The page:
UPS is testing emergency medical supply deliveries via drones, doing so for the important data such tests provide. This information is needed for multiple reasons, not the least of which is offering government regulators proof that these realities — drone deliveries, in this case — are both possible and, when done right, safe. Under newly established FAA commercial drone rules, companies are largely limited in what they can do, prompting them to seek exceptions or waivers when possible.
The UPS drone tests were performed by CyPhy Works, a drone company in which UPS has a stake. The testing in some way involved a faux medical emergency (a simulation, essentially) at Children’s Island summer camp, according to Reuters. UPS is also said to be using drones as aids in monitoring inventory levels, the same thing for which Walmart is using them.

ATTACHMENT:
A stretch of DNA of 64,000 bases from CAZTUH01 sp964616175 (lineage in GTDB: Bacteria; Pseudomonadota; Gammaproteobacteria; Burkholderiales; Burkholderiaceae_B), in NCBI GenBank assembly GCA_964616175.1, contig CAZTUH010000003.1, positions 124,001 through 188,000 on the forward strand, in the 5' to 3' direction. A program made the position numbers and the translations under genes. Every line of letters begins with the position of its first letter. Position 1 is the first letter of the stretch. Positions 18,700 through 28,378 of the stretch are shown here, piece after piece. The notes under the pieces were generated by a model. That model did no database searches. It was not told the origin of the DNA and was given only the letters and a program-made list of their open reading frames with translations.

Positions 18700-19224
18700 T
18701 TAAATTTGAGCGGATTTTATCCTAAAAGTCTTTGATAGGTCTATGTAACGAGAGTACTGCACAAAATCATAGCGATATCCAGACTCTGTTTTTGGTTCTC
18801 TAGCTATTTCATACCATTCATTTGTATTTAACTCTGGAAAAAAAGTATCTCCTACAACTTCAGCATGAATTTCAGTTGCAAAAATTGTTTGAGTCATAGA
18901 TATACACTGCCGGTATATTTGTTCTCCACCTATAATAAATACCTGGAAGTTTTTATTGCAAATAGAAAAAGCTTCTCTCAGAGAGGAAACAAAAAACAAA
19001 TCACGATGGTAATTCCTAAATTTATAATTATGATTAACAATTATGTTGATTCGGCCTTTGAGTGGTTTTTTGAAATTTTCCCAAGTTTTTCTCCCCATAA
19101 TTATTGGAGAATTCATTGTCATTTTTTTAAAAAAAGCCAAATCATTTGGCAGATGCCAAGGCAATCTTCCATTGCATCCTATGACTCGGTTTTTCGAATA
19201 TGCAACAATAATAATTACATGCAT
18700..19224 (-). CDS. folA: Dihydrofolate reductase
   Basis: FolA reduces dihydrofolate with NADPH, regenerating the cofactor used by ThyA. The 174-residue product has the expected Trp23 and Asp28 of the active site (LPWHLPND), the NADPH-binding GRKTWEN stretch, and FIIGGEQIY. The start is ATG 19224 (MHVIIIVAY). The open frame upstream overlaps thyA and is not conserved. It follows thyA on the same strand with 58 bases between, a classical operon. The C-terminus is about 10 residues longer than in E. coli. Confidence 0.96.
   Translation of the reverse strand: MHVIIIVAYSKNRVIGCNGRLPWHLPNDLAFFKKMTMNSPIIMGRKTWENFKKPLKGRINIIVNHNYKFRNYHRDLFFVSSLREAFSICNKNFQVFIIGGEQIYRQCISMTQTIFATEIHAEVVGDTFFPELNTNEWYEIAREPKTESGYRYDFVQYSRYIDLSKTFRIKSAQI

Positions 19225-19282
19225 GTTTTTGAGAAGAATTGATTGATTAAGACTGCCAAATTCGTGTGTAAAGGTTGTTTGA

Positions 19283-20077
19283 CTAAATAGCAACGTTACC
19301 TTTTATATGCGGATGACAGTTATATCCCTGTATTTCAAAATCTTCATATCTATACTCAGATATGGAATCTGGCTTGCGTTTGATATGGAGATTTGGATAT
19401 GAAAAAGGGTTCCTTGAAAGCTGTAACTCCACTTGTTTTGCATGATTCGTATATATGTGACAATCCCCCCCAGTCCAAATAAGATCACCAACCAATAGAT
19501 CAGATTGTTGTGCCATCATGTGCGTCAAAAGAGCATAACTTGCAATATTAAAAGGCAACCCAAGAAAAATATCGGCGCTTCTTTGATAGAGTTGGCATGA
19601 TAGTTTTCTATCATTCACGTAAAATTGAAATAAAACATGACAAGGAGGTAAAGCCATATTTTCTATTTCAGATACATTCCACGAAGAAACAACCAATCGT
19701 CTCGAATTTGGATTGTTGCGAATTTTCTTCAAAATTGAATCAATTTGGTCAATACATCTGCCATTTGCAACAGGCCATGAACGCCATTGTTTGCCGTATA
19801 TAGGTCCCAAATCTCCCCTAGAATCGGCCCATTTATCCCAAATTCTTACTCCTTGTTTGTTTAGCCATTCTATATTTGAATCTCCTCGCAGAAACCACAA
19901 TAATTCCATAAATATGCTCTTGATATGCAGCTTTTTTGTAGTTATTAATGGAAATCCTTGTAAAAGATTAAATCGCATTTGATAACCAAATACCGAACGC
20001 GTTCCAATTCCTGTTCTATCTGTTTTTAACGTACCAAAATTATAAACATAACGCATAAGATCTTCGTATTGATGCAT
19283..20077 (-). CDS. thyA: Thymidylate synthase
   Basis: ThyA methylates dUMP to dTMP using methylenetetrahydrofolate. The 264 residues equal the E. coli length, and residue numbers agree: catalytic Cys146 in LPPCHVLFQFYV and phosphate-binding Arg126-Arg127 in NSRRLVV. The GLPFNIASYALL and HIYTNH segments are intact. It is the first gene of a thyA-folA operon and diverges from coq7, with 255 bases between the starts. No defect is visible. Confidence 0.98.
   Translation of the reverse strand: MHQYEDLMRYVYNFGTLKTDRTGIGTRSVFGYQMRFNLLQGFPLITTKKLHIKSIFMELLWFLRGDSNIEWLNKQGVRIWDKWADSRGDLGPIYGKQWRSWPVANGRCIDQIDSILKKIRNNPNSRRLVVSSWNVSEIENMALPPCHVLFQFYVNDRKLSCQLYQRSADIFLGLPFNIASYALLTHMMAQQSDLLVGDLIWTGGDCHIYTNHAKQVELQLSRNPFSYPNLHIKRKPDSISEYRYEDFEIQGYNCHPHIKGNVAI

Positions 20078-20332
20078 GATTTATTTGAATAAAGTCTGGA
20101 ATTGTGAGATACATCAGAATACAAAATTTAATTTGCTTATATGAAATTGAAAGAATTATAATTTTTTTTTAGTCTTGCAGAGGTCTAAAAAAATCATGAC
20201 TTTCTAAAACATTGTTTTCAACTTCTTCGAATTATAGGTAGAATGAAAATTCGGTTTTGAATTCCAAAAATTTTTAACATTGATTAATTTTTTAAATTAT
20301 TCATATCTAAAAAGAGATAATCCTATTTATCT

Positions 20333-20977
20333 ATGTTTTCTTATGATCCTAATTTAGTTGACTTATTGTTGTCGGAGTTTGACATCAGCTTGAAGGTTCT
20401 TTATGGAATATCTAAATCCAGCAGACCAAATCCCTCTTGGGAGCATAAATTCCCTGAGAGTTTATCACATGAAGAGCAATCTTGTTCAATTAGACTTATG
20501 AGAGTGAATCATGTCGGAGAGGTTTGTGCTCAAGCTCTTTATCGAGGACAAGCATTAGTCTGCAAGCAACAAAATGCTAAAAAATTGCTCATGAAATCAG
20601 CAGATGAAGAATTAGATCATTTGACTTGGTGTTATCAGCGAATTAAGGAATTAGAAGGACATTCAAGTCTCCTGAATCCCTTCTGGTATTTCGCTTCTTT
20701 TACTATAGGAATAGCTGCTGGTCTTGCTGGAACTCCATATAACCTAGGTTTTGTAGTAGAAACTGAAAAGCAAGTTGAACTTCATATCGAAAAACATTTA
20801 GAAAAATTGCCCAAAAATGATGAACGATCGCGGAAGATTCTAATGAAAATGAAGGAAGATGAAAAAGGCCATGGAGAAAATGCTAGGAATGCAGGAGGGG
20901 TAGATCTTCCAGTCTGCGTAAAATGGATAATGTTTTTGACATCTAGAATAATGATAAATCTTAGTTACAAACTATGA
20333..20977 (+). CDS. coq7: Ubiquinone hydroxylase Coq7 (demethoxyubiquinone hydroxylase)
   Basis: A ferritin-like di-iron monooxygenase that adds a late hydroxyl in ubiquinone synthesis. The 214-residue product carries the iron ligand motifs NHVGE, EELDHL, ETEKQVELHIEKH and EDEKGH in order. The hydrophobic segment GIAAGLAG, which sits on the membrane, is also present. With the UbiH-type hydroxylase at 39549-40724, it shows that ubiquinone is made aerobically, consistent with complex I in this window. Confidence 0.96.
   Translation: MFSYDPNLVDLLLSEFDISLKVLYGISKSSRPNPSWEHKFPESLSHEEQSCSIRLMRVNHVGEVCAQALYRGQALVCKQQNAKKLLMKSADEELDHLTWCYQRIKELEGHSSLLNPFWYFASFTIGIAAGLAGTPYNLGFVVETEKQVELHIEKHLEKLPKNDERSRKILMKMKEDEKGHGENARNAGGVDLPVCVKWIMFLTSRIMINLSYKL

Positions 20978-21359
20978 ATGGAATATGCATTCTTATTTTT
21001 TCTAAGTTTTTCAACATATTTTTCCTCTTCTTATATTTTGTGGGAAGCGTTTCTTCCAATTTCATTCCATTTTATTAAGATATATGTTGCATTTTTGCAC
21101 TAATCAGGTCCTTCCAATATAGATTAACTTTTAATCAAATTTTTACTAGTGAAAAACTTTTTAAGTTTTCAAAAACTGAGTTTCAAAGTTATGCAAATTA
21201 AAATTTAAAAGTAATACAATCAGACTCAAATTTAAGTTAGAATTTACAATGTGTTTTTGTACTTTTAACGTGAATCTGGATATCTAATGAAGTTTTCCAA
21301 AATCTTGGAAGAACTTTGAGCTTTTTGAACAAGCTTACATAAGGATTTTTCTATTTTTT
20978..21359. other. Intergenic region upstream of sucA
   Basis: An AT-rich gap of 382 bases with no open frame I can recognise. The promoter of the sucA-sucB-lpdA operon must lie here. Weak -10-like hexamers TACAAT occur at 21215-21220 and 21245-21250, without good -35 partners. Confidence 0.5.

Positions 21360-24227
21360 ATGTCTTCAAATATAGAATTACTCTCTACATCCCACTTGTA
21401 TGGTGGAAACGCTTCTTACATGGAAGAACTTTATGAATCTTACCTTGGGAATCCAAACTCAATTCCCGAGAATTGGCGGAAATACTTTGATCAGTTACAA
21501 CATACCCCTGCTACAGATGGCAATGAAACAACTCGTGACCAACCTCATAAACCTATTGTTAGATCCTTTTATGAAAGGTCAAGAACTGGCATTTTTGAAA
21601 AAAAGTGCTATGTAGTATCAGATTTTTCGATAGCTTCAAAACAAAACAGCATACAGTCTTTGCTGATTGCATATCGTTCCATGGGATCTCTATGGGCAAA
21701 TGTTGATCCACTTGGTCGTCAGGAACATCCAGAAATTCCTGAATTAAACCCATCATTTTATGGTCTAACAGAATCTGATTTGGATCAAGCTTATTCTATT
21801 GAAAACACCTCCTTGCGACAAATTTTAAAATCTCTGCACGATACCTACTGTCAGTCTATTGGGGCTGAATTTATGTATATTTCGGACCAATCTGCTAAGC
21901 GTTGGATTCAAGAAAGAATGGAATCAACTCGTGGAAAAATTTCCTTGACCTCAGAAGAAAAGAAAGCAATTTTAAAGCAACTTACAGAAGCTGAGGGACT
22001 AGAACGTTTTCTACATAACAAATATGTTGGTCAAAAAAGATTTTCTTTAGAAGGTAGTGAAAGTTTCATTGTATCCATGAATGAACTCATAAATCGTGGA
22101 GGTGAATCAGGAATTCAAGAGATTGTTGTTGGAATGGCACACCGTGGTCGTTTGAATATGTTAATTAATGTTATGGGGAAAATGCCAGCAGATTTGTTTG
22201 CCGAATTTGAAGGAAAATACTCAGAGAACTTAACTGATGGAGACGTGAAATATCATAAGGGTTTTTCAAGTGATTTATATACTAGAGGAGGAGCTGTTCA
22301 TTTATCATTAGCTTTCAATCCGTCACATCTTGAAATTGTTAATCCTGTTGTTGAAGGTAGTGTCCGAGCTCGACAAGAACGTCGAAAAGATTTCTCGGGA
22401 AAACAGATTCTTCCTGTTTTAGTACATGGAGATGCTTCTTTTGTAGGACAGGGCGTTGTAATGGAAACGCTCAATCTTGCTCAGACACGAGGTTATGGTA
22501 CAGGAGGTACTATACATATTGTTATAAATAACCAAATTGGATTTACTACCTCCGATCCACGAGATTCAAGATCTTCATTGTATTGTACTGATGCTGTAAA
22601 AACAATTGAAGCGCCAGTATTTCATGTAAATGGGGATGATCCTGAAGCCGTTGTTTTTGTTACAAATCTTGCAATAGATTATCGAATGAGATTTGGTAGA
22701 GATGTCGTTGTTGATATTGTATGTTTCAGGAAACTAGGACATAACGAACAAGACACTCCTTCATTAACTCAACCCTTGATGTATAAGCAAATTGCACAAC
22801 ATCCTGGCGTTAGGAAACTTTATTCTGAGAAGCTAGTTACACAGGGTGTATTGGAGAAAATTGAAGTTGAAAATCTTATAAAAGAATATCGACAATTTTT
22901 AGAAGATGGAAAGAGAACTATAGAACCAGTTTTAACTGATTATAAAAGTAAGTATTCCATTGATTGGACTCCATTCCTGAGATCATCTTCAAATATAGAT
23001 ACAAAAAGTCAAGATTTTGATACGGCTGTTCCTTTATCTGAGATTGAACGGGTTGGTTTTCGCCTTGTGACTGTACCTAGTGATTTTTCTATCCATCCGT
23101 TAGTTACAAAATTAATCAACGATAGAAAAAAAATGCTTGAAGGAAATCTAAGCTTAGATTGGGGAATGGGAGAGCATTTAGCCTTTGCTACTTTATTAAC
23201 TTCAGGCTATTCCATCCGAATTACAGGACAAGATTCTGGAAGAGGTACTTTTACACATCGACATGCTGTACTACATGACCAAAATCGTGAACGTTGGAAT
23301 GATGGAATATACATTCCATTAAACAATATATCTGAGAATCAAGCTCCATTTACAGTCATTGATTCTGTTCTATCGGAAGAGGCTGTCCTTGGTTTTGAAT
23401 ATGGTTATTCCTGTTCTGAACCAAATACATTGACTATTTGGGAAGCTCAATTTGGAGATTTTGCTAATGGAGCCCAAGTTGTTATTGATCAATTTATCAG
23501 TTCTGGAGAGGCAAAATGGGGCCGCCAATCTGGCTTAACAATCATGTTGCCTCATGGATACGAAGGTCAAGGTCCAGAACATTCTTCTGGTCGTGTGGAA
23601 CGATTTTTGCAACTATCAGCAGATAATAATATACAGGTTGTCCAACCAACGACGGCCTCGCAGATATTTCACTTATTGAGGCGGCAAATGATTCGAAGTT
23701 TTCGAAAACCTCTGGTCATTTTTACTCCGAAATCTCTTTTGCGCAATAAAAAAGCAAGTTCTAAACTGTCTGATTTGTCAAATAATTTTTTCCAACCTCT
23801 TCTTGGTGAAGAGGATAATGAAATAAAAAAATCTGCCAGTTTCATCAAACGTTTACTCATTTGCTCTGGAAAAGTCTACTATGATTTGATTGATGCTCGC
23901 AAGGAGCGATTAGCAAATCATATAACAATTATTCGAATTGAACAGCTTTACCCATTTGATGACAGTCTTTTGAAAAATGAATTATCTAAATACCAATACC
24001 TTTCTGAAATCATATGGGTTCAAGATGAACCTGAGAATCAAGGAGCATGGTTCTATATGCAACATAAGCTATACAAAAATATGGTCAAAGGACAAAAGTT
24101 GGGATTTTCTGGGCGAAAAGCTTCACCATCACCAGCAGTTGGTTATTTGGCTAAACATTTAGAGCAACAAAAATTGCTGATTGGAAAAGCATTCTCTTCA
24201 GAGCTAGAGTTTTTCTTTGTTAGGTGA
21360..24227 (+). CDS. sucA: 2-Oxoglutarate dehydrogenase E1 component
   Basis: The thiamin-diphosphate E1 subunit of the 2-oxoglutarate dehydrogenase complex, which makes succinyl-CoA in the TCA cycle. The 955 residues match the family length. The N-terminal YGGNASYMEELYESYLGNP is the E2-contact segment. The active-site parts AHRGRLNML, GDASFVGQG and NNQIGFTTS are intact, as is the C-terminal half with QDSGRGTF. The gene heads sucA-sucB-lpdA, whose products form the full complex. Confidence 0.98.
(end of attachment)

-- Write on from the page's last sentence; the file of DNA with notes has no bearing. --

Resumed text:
One big restriction in the U.S., as far as commercial drones are concerned, is the need for the operator to stay within sight of the drone — a very restrictive limitation that would make things like drone deliveries impossible. To get around this, companies have been seeking — and in some cases, receiving — exceptions to bypass the restriction. In many cases, though, companies are still electing to carry out various drone testing activities outside of the U.S.
Speaking about the matter, CyPhy’s founder Helen Greiner said: “The technology for drones is there and it’s moving extremely fast. But it’s also true that we need to prove we can operate them safely and reliably.” Read more about the FAA’s drone regulations here.